Treating Casualties Under Fire
Ralph Boone never completed his routine maintenance. He was just about to start his second check of the shaft alleys when general quarters sounded. “I grabbed my lifejacket and flashlight,” Boone recalled as he raced to his battle station. At general quarters he would become part of a repair party that assembled in the mess hall. The room was located right above the after engine room.
Shortly after he arrived on station, the mess hall was hit by a Japanese shell. It caused a tremendous explosion and started a fire. Boone was not injured, but others around him were not so fortunate. Another machinist mate, A.L. McCann, was seriously wounded in the foot and ankle. Boone called out for a first aid kit. Ensign Hugh Davis immediately appeared with one in hand.
“I was preparing to put on a tourniquet when another shell hit nearby and destroyed the first aid kit,” said Boone, who decided to carry the wounded man to the after battle dressing area where he could receive better treatment. Passing through the crew quarters, he was stopped by Water Tender 2nd Class W.T. Duffy who had been on the JV phone. Duffy informed Boone that the after battle dressing area had been hit and was on fire. Unsure of what to do next, Boone gently laid McCann down into a bunk bed. He was soon recruited to help plug a shell hole one deck below and never saw the wounded man again.
In his position above the hangar, Seaman 2nd Class Miller had been seriously wounded in both legs. He was just about to fall asleep when the battle started. To escape his precarious position he was lowered by rope to the top of turret number three. Shortly thereafter, he was pushed off the turret and onto the main deck. With a life jacket on, he was lowered by rope into the water. Sometime later he was pulled aboard a life raft and was eventually picked up by a destroyer.
The Last Shots of the Astoria
The situation aboard the Astoria was getting worse. Throughout the stricken cruiser, a grisly scene was being repeated. Wounded men were clinging to life. Some had been badly burned, while others were missing limbs. The deck was slick with blood.
The bridge personnel still had control of both steering and engines. Communications lines were still open with central station, which was believed to be intact. There were no major fires reported below the main deck. However, the ship was on fire amidships, turret one was out, and most of the secondary gun batteries had been silenced. At about this time the engineering officer reported to the captain that there was serious trouble in the boiler rooms and that the ship had begun to lose power.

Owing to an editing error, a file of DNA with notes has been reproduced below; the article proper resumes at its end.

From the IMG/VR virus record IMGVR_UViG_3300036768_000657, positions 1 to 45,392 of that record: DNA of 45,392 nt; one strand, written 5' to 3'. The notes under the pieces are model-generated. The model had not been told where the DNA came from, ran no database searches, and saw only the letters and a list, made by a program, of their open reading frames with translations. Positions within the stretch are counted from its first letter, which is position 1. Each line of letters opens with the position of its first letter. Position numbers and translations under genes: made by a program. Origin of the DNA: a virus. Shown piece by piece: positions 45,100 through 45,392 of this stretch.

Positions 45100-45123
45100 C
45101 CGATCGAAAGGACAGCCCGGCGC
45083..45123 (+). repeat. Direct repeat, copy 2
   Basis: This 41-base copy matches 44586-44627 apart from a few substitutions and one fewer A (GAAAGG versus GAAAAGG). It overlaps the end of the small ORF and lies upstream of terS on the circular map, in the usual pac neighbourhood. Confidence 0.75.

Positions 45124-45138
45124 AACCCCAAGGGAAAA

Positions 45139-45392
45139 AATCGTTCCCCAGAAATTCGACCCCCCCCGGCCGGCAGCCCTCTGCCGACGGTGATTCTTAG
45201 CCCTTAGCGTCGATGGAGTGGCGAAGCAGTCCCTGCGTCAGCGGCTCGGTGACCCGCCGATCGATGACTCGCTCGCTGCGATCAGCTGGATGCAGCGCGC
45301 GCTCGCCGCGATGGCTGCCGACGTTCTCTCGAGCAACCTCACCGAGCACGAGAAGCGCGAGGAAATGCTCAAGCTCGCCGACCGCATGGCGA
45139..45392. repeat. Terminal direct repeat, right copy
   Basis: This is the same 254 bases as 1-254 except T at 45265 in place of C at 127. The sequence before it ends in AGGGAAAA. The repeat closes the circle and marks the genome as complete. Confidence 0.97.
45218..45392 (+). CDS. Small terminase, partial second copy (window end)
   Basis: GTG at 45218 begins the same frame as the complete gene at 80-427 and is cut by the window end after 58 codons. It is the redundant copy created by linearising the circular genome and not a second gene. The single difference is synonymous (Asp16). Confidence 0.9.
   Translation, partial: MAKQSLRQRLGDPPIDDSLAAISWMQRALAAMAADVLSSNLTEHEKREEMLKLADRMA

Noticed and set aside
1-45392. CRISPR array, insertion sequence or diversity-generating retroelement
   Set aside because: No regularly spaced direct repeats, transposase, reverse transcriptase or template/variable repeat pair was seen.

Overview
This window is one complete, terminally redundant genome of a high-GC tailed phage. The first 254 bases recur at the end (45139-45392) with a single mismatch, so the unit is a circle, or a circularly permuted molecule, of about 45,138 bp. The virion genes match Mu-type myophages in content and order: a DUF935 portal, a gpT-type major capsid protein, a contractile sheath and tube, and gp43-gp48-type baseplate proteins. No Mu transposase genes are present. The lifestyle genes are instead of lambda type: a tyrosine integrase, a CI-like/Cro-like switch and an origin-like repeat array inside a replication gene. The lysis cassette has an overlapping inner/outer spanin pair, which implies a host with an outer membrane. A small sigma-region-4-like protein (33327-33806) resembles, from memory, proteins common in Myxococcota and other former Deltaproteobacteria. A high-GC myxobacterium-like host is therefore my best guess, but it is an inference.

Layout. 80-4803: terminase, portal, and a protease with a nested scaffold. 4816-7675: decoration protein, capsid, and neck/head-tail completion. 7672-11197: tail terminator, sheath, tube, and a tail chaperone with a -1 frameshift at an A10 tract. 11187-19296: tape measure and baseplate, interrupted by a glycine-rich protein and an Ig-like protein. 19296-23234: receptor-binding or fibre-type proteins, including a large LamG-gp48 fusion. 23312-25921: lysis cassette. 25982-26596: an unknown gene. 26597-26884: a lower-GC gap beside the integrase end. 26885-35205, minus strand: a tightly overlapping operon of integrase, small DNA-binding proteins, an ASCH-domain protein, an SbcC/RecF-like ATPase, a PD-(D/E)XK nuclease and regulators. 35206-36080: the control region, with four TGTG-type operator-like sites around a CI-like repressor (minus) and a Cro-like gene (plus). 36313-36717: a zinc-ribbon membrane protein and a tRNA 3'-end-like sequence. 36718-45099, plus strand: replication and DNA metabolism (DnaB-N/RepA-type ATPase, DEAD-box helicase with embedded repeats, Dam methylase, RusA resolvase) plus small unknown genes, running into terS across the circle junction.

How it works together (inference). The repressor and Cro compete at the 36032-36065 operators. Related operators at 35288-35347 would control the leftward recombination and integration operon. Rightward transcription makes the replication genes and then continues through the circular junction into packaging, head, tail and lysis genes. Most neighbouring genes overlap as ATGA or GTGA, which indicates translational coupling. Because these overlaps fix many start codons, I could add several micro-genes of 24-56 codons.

At this juncture the starboard side of the Astoria’s bridge was raked by gunfire, most likely from the heavy cruiser Kako. Among the bridge personnel who went down was the helmsman, Quartermaster 1st Class Houston Williams. Boatswain’s Mate 1st Class Julian Young, also wounded from shrapnel, made it to his feet and took the wheel. Just then the Quincy appeared off the port bow, a mass of flames. It appeared as though the ships would collide. Captain Greenman ordered a hard turn to port. Young threw the wheel to the left, and the Astoria passed safely astern of her sister ship.
The gunfire had also seriously wounded Ensign Ferneding in the right leg and heel. “I went to stand up and collapsed,” he would recall of the moment. Ferneding had been standing just inside the pilot house on the starboard side. Yeoman 2nd class Walter Putman propped him up against the bulkhead and gave him a cigarette.
After the hit on the chart house, Quartermaster Radke went about attending to the wounded as best he could. The captain’s orderly soon told him to relieve Young at the helm. The wounded boatswain’s mate was near the point of collapse. Someone needed to have control of the wheel to continue the zigzag movements that the captain had been ordering. Radke took the wheel and discovered that steering control had been lost. Steering was immediately shifted to central station. The speed of the Astoria was now seven knots.
Turret two trained out to the port side to take aim at a searchlight that was once again illuminating the ship. The source of the light was most likely the Japanese cruiser Kinugasa. With the main fire control system down, the turret fired under local control. These would be the last shots fired by the Astoria. The salvo missed the Kinugasa but scored a direct hit on the number one turret of the Chokai. The searchlight was soon extinguished. Enemy gunfire now began to subside. At last it appeared that the battle had passed by the Astoria.
Assessing the Damage
Above the bridge at sky control the situation was deteriorating as enemy gunfire exacted a heavy toll. The last order that Lynn Hager had received over the JV circuit from the bridge was to “Get those damn searchlights.” The communication circuit then went dead. Hager later reported, “Men up on the sky control kept dropping. They were scattered around the decks.” An officer left the position to try to bring some wounded men down to sick bay and returned reporting that the sick bay had been destroyed. Hager took off his useless headset and began to assist the wounded. When sky control was evacuated, he made his way down to the communication deck.